Armory, Self Defense, And EDC > Firearms Advice For Beginners

Dry firing: okay or not

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I bought a Mossberg 500a from a friend and was curious if doing dry firing practice would damage the gun somehow.
I've seen conflicting reports and was curious what you all thought. What about on an M&P 15/22? thanks.

This probably a bigger deal than I have made it, but here are my thoughts.  With rimfire weapons it is conceivable for the pin to hit the breech without a round in the chamber.  Striking that harder metal could damage the pin or pit the breech.  With centerfire weapons it should be less of a problem because the pin should not hit anything.  Now with military style models I suppose it is possible the pin would break against the bolt with more force than when a round is in the chamber and maybe that is bad.  We dry fired our weapons in both Iraq and Afghanistan daily when clearing them with no negative impact that I am aware of.
I don't know where your shotgun falls into this, but with newer ones at least the pin should be fairly well centered and not striking anything when dry.  If you are concerned you can find things called snap caps online and put those in the chamber when training without an actual round in the chamber.

As a blanket statement...Most modern firearms are safe for limited dry fire use.

  Now the hi volume dry fire will peen the breach face and or firing pin as MORE stress is put on these parts by dry fire than by firing shells. The firing pin will vibrate and can harden and or crack due to length and weight (plus inertia)  going out of design limits, also the breach face that the pin passes through can suffer from this uncontrolled travel distance and vibration.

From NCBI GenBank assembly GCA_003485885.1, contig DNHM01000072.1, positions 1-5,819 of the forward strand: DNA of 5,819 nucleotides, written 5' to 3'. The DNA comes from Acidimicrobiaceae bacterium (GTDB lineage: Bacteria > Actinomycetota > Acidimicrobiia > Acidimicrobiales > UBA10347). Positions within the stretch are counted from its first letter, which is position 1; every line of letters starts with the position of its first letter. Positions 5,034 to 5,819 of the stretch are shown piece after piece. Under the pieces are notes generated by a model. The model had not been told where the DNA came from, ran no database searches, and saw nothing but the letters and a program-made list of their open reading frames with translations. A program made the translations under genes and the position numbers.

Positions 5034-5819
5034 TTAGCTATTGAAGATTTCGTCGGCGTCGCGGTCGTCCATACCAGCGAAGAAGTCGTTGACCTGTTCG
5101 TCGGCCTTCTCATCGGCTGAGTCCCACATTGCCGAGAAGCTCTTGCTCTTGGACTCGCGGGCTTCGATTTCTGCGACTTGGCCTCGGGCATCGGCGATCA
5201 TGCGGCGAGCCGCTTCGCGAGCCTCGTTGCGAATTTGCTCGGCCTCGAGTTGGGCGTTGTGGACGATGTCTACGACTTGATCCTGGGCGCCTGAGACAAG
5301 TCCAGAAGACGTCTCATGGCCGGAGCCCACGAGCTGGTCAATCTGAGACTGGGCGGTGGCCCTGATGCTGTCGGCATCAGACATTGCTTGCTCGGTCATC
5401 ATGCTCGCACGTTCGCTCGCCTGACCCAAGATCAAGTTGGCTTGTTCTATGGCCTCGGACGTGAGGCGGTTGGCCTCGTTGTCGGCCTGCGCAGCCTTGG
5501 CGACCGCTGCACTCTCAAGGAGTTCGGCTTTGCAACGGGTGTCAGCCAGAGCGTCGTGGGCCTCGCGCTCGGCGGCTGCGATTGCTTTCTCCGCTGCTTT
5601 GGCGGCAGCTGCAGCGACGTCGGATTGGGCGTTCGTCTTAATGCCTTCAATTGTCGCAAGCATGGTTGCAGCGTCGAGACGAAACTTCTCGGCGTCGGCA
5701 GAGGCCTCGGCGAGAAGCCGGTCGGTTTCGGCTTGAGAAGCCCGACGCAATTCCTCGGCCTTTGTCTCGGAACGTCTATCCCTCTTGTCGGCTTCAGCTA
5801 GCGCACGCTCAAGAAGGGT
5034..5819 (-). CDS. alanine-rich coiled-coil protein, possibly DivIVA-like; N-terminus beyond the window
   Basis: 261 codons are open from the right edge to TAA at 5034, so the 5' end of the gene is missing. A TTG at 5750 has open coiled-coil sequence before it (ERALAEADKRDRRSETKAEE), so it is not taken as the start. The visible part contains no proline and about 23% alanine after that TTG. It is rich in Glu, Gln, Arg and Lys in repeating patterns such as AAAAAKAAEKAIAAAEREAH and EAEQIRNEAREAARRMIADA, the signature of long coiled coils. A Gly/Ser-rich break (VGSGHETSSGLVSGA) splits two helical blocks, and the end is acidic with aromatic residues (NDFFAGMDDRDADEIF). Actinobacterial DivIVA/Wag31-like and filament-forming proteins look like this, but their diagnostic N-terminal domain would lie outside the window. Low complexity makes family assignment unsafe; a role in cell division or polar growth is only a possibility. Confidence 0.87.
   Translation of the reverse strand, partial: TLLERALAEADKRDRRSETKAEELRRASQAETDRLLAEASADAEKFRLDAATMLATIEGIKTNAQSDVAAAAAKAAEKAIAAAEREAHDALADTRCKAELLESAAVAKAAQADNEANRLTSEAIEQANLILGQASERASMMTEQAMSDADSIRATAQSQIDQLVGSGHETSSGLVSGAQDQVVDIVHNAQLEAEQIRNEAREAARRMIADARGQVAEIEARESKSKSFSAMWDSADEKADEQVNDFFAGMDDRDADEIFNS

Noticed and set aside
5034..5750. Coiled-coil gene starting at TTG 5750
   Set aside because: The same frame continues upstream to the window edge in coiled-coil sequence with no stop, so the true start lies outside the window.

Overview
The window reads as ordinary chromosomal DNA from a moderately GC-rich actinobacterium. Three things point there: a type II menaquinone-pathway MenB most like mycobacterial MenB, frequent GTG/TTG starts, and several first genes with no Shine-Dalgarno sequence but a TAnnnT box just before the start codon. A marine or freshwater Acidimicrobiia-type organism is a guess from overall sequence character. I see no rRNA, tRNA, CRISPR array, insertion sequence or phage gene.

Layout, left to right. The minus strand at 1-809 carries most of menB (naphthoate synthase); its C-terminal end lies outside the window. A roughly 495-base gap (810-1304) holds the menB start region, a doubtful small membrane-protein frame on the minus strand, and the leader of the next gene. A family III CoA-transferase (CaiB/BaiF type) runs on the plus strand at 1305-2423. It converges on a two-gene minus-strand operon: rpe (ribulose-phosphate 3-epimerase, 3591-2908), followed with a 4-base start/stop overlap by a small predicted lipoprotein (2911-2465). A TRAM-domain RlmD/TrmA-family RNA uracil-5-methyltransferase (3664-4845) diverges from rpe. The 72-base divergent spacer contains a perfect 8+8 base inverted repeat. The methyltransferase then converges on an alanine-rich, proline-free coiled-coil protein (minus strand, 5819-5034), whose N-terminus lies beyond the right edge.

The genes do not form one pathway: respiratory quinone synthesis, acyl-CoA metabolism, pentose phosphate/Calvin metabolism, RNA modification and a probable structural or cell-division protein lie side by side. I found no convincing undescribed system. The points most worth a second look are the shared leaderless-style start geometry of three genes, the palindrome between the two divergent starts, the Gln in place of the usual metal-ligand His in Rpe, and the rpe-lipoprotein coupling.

For your shotgun ,I would use a snap-cap or at least an empty shell to cushion the power of the firing pin. Limited use of dry fire should be fine,but to what limit? The stress of being used out of design limits,though it sounds simple,is a lot ...and this is a device that you depend on.

There are some nice ($25) sub-caliber adapters that fire pistol and or rifle rounds that may also be a good option.

I bought snap caps for all of my calibers for when I practice at home. Usually around $10/gun gets you a few so you can work on basic reloads, jams, etc.

Also keep in mind that every time one clears a military weapon snapping the trigger on the empty chamber is the last step in the operation.  It has been since the days of the '03 Springfield.

Most military weapons are dry fired more than they are live fired and no one worries about the firing pins.

Only time I worry about doing it is when using a .22, and even then I have to weigh the damage to the chamber rim against the stress on the springs and parts from remaining constantly under compression.


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